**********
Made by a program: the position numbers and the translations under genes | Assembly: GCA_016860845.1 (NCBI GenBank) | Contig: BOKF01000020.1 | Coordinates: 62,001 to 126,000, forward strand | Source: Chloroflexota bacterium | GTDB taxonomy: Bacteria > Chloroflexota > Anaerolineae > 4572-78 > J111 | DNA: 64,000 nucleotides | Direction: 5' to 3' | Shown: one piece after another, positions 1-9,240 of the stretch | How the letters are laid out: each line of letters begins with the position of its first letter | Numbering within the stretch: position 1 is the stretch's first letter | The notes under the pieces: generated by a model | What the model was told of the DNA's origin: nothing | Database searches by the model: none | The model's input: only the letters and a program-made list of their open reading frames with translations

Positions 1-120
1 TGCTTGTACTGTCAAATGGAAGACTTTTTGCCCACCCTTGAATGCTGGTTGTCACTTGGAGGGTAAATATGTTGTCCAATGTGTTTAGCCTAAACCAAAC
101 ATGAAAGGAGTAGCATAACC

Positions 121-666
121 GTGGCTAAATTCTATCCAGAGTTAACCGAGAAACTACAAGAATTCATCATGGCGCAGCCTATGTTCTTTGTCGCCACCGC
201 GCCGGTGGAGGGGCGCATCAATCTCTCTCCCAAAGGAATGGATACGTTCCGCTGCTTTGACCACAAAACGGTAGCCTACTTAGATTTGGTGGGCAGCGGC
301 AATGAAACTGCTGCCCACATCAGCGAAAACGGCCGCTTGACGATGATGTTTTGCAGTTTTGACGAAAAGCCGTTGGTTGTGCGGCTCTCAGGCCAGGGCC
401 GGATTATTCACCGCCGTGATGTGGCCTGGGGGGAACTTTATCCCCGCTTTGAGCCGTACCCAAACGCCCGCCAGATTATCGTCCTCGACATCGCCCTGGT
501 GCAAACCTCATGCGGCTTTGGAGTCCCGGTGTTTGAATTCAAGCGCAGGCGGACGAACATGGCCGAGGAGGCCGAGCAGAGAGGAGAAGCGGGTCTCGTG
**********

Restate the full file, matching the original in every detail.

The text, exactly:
Made by a program: the position numbers and the translations under genes | Assembly: GCA_016860845.1 (NCBI GenBank) | Contig: BOKF01000020.1 | Coordinates: 62,001 to 126,000, forward strand | Source: Chloroflexota bacterium | GTDB taxonomy: Bacteria > Chloroflexota > Anaerolineae > 4572-78 > J111 | DNA: 64,000 nucleotides | Direction: 5' to 3' | Shown: one piece after another, positions 1-9,240 of the stretch | How the letters are laid out: each line of letters begins with the position of its first letter | Numbering within the stretch: position 1 is the stretch's first letter | The notes under the pieces: generated by a model | What the model was told of the DNA's origin: nothing | Database searches by the model: none | The model's input: only the letters and a program-made list of their open reading frames with translations

Positions 1-120
1 TGCTTGTACTGTCAAATGGAAGACTTTTTGCCCACCCTTGAATGCTGGTTGTCACTTGGAGGGTAAATATGTTGTCCAATGTGTTTAGCCTAAACCAAAC
101 ATGAAAGGAGTAGCATAACC

Positions 121-666
121 GTGGCTAAATTCTATCCAGAGTTAACCGAGAAACTACAAGAATTCATCATGGCGCAGCCTATGTTCTTTGTCGCCACCGC
201 GCCGGTGGAGGGGCGCATCAATCTCTCTCCCAAAGGAATGGATACGTTCCGCTGCTTTGACCACAAAACGGTAGCCTACTTAGATTTGGTGGGCAGCGGC
301 AATGAAACTGCTGCCCACATCAGCGAAAACGGCCGCTTGACGATGATGTTTTGCAGTTTTGACGAAAAGCCGTTGGTTGTGCGGCTCTCAGGCCAGGGCC
401 GGATTATTCACCGCCGTGATGTGGCCTGGGGGGAACTTTATCCCCGCTTTGAGCCGTACCCAAACGCCCGCCAGATTATCGTCCTCGACATCGCCCTGGT
501 GCAAACCTCATGCGGCTTTGGAGTCCCGGTGTTTGAATTCAAGCGCAGGCGGACGAACATGGCCGAGGAGGCCGAGCAGAGAGGAGAAGCGGGTCTCGTG